The Depression That Wasn't


There was an individualist interlude between World War II and the Cold War. With a brash new Republican Congress elected in 1946 and with a Soviet Union that still seemed more ally than enemy, the country leaned "right" on economics and "left" on foreign policy. Then the Cold War came along and that brief moment of relative peace and free enterprise was forgotten.

As the debate over federal stimulus rages, Jeffrey Rogers Hummel looks back at that postwar period and finds some "devastating historical evidence against fiscal policy":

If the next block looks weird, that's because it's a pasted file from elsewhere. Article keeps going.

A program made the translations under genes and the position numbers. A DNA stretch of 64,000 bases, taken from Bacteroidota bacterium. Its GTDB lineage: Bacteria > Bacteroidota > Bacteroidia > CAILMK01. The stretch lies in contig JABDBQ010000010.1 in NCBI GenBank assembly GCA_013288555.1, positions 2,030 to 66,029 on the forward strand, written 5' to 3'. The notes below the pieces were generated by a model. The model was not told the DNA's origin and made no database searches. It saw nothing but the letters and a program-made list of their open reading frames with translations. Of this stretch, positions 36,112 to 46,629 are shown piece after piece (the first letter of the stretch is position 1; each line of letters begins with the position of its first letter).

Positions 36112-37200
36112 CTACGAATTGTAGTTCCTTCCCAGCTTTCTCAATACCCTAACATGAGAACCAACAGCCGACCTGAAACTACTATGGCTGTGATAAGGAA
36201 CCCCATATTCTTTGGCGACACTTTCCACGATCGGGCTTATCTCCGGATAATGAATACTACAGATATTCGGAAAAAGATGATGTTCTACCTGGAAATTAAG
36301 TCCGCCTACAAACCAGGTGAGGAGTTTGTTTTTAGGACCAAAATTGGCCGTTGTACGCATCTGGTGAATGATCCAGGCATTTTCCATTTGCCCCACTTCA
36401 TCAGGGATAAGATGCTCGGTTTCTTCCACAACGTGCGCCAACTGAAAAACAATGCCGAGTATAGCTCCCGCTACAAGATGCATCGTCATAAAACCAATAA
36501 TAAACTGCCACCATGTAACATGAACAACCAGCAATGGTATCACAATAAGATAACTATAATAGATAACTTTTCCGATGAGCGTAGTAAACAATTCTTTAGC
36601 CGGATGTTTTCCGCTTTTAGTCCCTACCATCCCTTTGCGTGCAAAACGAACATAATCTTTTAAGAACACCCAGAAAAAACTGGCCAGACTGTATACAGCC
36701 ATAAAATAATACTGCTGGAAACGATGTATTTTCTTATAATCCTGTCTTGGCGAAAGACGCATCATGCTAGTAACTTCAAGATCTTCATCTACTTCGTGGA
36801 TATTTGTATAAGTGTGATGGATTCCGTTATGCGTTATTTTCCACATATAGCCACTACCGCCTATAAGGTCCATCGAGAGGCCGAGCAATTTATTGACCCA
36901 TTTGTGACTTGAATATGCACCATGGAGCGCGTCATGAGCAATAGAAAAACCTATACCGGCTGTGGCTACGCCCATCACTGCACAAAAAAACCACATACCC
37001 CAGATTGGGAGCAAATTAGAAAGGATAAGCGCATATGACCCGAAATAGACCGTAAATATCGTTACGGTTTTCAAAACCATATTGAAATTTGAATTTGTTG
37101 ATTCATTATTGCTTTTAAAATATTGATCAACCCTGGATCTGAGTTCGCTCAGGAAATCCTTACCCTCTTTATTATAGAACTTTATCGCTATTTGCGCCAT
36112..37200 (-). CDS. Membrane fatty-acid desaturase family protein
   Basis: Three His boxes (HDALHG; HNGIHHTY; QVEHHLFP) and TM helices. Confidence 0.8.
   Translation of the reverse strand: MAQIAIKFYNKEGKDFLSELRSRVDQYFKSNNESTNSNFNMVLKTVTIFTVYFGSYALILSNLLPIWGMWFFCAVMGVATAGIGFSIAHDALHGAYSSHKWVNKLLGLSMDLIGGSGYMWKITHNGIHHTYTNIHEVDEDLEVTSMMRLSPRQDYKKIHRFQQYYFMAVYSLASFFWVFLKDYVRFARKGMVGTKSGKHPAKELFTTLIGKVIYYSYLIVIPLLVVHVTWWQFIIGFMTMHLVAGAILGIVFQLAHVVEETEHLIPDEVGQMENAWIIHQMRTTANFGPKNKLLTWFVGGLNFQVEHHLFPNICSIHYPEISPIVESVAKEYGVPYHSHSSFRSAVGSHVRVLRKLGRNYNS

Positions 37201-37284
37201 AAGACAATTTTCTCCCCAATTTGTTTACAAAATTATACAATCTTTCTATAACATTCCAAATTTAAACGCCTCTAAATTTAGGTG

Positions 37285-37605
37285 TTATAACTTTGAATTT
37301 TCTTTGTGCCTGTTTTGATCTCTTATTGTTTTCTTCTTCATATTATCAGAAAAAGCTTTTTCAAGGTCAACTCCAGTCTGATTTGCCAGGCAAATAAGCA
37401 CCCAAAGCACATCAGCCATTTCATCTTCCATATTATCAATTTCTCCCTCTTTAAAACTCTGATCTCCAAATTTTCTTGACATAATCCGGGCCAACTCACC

The enormous decrease in government spending after World War II, followed by four years of surplus and a nearly 50 percent fall in the national debt as a percent of GDP, constitutes the most contractionary fiscal policy in all of U.S. history….If Keynesian theory were correct, there should have been a massive depression, which is what nearly all economists were predicting at the time. But the demobilization saw no real recession or significant unemployment.

As Hummel notes, this point was also made in Richard Vedder and Lowell Gallaway's Out of Work, a book with many sharp things to say about unemployment.